The UK Regulators Network (UKRN) has today published a report written by an independent study team into aspects of the way in which economic regulators set allowances for the cost of capital in price controls. The study has been sponsored by Ofcom, Ofgem, the Northern Ireland Authority for Utility Regulation (NIAUR) and the Civil Aviation Authority (CAA). The terms of reference for the study, agreed between the UKRN participants, are included as Appendix L to the report.
As set out in the UKRN Cost of Capital Principles, we recognise the benefits of using market and other evidence to inform our work and so welcome this report as a valuable contribution to advance regulatory understanding of how to set the allowed cost of capital. This is part of our commitment to take an effective and efficient approach in setting the cost of capital in the sectors we regulate and facilitate and promote collaboration within our membership, in line with the UKRN’s strategic objective.
The purpose of the study is to explore some of the issues that face regulators when they set allowances for the cost of capital in price reviews, especially those that arise from significant changes in capital markets over recent years. It is not intended to identify a preferred approach or common view on estimating the cost of capital.
The authors of the report (Stephen Wright, Phil Burns, Robin Mason and Derry Pickford) make a number of recommendations to economic regulators. However, there are important issues where the authors have not reached a common position.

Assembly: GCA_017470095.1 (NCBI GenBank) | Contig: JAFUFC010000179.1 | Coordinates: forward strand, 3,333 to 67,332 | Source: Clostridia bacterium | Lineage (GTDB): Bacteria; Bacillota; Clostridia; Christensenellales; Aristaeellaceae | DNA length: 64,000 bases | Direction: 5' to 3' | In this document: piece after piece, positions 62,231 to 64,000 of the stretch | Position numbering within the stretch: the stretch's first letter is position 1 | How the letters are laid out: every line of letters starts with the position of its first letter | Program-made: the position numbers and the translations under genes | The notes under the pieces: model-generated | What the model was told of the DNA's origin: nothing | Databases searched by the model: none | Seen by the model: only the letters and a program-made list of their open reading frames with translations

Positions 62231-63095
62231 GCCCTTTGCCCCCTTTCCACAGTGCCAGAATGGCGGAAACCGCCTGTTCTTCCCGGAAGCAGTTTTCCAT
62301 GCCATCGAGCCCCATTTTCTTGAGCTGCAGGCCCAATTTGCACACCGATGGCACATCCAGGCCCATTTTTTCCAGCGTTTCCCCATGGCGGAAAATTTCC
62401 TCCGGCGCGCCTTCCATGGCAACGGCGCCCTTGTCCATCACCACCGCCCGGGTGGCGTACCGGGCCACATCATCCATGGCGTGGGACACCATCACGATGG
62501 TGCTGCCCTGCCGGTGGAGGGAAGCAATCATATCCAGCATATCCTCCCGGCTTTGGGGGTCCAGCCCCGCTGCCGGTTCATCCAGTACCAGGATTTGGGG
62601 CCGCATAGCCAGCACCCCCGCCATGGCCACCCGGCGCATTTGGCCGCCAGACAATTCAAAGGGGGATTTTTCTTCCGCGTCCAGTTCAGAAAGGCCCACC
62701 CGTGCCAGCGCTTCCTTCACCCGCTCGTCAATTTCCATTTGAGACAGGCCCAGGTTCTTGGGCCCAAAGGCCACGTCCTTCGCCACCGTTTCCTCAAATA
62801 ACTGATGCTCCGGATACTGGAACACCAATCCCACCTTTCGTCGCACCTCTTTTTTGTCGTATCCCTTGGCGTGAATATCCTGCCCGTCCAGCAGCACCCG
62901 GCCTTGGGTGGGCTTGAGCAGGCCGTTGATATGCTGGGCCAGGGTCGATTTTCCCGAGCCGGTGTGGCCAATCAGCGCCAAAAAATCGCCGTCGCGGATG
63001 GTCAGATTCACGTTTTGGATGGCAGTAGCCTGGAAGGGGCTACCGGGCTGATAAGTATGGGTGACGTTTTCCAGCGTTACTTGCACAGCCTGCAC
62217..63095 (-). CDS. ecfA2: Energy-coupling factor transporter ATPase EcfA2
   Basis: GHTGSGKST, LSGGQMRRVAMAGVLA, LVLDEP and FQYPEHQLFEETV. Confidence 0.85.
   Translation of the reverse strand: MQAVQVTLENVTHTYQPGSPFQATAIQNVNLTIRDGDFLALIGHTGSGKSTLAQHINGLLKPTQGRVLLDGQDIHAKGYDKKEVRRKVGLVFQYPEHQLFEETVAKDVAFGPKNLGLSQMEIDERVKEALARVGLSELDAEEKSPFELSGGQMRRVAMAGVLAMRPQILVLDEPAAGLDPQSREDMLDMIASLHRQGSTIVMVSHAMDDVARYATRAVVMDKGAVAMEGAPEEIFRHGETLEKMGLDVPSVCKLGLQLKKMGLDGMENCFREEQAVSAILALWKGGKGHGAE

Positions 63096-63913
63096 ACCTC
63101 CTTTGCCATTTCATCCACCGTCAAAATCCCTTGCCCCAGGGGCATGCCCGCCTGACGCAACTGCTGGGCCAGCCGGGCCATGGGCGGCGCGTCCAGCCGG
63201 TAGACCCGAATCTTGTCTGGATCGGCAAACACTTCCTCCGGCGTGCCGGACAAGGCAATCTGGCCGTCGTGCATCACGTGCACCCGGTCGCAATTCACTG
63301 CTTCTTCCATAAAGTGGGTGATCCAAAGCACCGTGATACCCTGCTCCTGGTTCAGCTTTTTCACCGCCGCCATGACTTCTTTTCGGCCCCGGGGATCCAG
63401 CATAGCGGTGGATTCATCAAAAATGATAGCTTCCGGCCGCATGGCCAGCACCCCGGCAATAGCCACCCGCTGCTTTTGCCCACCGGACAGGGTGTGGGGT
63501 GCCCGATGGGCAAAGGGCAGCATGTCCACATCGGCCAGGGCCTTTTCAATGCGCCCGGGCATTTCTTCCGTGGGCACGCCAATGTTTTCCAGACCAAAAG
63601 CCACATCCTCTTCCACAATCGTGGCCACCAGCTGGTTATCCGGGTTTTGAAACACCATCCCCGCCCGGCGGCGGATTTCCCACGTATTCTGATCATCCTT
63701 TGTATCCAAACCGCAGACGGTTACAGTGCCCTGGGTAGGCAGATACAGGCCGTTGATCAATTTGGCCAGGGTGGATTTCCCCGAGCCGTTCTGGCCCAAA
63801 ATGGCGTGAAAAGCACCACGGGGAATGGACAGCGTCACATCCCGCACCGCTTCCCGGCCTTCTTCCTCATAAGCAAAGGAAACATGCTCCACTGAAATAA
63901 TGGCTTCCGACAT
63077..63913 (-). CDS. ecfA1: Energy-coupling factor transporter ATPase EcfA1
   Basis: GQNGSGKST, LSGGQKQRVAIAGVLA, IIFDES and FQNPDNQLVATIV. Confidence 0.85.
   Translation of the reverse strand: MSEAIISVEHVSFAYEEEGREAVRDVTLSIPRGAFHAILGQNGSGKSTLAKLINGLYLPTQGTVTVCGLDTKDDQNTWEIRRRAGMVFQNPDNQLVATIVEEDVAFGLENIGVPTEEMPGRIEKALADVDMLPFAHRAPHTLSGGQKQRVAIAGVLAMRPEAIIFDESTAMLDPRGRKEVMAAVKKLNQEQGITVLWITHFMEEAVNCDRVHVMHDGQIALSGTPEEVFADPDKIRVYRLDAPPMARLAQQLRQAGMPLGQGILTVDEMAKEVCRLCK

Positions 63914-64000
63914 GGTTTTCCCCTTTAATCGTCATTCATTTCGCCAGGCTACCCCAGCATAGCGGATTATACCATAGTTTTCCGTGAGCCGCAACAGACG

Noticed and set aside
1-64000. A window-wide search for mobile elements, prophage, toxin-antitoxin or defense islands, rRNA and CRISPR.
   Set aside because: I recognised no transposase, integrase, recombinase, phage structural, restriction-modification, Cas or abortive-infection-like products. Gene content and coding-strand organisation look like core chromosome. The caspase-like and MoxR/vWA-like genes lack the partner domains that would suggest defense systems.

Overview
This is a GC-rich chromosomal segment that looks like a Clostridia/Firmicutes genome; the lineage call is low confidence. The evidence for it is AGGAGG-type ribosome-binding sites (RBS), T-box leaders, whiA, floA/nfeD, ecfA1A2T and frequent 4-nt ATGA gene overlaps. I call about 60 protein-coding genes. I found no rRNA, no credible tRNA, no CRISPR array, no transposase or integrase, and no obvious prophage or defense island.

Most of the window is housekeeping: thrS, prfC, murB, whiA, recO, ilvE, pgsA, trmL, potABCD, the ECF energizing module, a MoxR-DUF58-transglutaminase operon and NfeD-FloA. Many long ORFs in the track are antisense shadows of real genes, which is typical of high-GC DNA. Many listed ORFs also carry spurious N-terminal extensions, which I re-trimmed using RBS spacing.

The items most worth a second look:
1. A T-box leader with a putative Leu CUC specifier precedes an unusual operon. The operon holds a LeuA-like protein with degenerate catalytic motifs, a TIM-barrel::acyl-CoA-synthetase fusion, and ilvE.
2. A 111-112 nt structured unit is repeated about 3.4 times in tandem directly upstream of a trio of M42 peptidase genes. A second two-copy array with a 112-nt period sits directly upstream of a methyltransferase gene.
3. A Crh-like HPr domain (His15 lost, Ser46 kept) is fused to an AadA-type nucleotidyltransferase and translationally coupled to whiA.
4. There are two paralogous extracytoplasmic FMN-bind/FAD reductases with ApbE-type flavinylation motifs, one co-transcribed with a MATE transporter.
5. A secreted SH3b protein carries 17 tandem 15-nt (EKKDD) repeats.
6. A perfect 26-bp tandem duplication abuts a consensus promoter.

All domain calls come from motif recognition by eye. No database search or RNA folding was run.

We support the report’s approach of explicitly recognising areas of difference. This reflects the complexity of the issues, limitations in available evidence and the debate in the wider literature. We consider that recognising differences in view is helpful as it helps to better understand the issues and differences in interpretation of evidence and illustrates the challenges facing regulators in making price review determinations,
The authors state an expectation that the areas of agreement and disagreement will lead to further dialogue between regulators and other interested parties and that further work will be required in some areas. The report does not base its recommendations on evidence drawn from the sectors of all participating members, nor does it consider how these recommendations would vary to reflect the differing priorities and statutory duties of each regulator. Therefore it is for each regulator individually to consider how to take account of the findings from this report in alignment with their duties and circumstances of their sectors.
We are not requesting any feedback but if you would like to share any comments on the report please forward them to Ian Rowson.